Secrets of 1780s POW Camp Buried in Pennsylvania
English, Scottish, and Canadian soldiers were imprisoned at Camp Security
By Kate Seamons, Newser Staff
Posted Apr 7, 2013 7:55 PM CDT
In this photo made on Tuesday, March 26, 2013, Carol Tanzola, president of Friends of Camp Security, points out the property on a 47-acre parcel, located about four miles east of York, Pa.   (AP Photo/Mark Scolforo)

(Newser) – The mud of a south-central Pennsylvania cornfield may soon produce answers about the fate of British prisoners of war—and the newly independent Americans who guarded them—during the waning years of the American Revolution. A few miles east of York, the city that briefly served as the fledgling nation's capital after the Continental Congress fled Philadelphia, more than a thousand English, Scottish, and Canadian soldiers were imprisoned at what was then known as Camp Security. The fight to preserve the plot where those soldiers and their captors worked and lived has lasted almost twice as long as the Revolutionary War itself. And the end is in sight ... if its backers can raise the last few hundred thousand dollars needed to pay for it.

A 1979 archaeological study found numerous artifacts that confirmed local lore about the prison camp's location. Two years ago, the local government, Springettsbury Township, took possession of an adjacent, 115-acre property and last year The Conservation Fund paid a developer nearly $1 million for a 47-acre parcel. Now the Friends of Camp Security faces an August deadline to pay off the fund so it can turn the smaller plot over to the township as well. Assuming that occurs, they'll need to figure out what to do next. The Friends of Camp Security leaders seem to agree the first step should be an archaeological survey to pinpoint the location of major features and any human remains, and recover whatever artifacts they can. Click for more on the prisoners who were kept there.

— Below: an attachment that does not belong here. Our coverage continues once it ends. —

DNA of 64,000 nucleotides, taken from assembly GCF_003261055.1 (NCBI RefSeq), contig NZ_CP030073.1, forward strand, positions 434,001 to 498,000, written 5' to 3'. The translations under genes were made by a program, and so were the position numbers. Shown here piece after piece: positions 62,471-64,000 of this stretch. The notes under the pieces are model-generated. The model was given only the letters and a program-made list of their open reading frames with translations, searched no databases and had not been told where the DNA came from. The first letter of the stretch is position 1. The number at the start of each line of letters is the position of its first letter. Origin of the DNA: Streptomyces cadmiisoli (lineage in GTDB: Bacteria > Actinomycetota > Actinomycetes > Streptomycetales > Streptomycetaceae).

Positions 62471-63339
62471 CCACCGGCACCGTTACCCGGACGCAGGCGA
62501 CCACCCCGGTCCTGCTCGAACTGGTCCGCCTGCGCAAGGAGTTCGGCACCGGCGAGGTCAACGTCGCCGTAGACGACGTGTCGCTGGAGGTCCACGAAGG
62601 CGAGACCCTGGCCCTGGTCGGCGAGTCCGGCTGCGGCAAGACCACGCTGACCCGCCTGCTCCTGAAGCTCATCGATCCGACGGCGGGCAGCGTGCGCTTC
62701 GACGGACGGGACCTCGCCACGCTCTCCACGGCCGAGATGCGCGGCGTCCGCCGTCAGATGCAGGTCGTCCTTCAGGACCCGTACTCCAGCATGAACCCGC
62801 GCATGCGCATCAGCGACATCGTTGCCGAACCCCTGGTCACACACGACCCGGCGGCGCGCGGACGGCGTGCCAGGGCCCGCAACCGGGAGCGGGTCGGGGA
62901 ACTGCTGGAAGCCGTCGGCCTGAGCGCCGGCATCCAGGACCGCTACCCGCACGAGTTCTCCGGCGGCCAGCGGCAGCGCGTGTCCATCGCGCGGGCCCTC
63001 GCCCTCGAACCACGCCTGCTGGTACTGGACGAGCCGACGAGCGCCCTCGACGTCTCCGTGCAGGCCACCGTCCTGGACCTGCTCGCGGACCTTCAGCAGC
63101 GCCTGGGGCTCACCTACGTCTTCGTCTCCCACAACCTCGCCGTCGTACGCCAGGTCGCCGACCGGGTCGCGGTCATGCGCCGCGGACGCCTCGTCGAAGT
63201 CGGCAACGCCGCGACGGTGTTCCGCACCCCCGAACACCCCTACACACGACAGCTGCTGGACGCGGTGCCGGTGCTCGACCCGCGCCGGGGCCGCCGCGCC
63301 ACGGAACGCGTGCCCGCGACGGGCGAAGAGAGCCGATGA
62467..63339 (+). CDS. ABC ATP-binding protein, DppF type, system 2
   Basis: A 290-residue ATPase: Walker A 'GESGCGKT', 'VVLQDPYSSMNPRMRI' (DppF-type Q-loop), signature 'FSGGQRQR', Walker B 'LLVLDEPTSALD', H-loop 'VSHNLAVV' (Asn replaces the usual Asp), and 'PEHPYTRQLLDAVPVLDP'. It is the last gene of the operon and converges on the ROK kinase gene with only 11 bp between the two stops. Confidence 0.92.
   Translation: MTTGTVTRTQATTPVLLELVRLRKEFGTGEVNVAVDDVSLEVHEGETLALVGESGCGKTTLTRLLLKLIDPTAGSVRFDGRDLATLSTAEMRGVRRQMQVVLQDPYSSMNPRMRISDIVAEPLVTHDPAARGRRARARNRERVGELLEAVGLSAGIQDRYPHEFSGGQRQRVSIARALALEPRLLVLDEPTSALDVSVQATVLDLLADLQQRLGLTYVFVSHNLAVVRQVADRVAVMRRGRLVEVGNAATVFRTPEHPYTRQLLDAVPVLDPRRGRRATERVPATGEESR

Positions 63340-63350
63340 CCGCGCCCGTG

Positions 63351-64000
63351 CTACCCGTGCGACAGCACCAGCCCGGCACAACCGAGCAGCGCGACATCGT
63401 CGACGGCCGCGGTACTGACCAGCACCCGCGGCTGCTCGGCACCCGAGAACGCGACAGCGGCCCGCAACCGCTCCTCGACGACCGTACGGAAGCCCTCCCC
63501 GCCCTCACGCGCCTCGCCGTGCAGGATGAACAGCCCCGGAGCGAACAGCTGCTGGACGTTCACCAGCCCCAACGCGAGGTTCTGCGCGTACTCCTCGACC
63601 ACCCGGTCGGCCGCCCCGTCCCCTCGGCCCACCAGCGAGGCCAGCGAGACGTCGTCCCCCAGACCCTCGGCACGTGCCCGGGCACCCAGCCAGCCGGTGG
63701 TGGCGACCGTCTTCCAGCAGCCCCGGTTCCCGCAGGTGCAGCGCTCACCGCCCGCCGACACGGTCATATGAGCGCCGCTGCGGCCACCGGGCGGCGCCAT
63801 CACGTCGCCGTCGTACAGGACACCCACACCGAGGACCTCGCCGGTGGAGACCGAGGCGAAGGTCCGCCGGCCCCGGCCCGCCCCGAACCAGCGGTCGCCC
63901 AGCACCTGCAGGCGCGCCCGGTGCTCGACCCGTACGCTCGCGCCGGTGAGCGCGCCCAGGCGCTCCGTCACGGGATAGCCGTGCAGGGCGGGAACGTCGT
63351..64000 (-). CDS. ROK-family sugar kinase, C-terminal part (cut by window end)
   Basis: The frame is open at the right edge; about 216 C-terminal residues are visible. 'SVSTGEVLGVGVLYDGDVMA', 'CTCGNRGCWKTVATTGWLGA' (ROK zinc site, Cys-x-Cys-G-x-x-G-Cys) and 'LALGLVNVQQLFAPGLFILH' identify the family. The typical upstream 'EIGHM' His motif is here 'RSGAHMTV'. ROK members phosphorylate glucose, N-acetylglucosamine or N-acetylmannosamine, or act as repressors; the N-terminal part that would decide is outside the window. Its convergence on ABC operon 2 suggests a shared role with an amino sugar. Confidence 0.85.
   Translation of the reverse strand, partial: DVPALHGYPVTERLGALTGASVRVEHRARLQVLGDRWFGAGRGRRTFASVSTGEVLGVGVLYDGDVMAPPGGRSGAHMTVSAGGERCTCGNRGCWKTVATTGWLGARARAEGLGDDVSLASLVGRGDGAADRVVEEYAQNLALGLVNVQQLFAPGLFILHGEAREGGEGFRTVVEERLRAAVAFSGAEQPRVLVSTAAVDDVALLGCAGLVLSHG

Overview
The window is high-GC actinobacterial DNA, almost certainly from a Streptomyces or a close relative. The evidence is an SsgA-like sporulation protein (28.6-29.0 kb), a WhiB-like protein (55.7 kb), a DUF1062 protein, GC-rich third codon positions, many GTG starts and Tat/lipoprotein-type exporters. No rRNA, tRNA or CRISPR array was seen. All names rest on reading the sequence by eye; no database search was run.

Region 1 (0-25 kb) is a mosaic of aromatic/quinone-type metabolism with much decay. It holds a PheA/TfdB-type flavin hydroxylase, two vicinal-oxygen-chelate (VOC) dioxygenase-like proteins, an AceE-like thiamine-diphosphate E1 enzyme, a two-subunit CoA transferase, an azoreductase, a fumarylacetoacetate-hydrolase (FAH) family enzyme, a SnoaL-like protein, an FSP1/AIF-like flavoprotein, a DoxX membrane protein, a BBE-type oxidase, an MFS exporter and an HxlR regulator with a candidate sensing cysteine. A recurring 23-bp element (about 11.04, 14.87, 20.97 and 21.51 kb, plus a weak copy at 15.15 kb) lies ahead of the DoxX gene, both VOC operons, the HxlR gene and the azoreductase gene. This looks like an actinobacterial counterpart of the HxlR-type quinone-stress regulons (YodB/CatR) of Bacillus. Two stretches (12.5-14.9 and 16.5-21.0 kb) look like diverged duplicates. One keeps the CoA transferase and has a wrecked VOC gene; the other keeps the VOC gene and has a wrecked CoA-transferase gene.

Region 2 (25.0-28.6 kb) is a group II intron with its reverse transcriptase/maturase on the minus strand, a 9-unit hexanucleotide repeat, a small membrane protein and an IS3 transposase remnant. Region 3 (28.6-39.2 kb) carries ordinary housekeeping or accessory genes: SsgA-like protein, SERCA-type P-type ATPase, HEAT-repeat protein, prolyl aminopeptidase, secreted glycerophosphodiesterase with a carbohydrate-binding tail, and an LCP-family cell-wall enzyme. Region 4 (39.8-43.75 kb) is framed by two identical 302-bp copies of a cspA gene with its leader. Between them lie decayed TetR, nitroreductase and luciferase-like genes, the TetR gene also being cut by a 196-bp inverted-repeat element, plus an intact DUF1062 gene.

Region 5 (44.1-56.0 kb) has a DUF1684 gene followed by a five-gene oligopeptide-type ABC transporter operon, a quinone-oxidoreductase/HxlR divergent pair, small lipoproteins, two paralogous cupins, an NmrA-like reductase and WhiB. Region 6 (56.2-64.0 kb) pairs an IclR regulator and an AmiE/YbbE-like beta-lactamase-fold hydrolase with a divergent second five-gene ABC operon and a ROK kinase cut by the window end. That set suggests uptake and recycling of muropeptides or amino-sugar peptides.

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Showing 3 of 24 comments
ycpa
May 30, 2013 8:05 PM CDT
Camp Security housed the British from 1781, when it was opened, until word was received in 1783 that the Treaty of Paris had been signed, ending the war. There was immediate correspondence between American Commander-in-Chief George Washington, and his British counterpart, Sir Guy Carleton, about arrangements to send the prisoners home. These document, along with many others, are being researched at the National Archives and Pennsylvania State Archives. English, Scots and Canadians were all British subjects, and they were part of the British troops. It was not uncommon for some soldiers, on both sides, to have their families with them. They weren't imprisoned the rest of thier lives--just until the war was over, unless they were exchanged or escaped before that.
RAD45
Apr 8, 2013 8:48 PM CDT
Regardless of whomever built the camp and send prisoners to it, the salient point is the camp in question was built well AFTER the Revolutionary War was over! Why weren't the English, Scots and Canadian soldiers repatrated to their countries? Why were they used as forced labor? Why were families with children included in the prison population? What did the prisoners do during the War that apparently required them to be jailed -- along with family members -- for the rest of their lives? It would seem we started early in our Nation's history with places similar to Gitmo! There have to be records of this operation within our Archives. And places such as these camps should be on the National Register of Historic Places.
right2dave
Apr 8, 2013 2:08 AM CDT
"It was right over there where they kept me," stated the woman in the picture.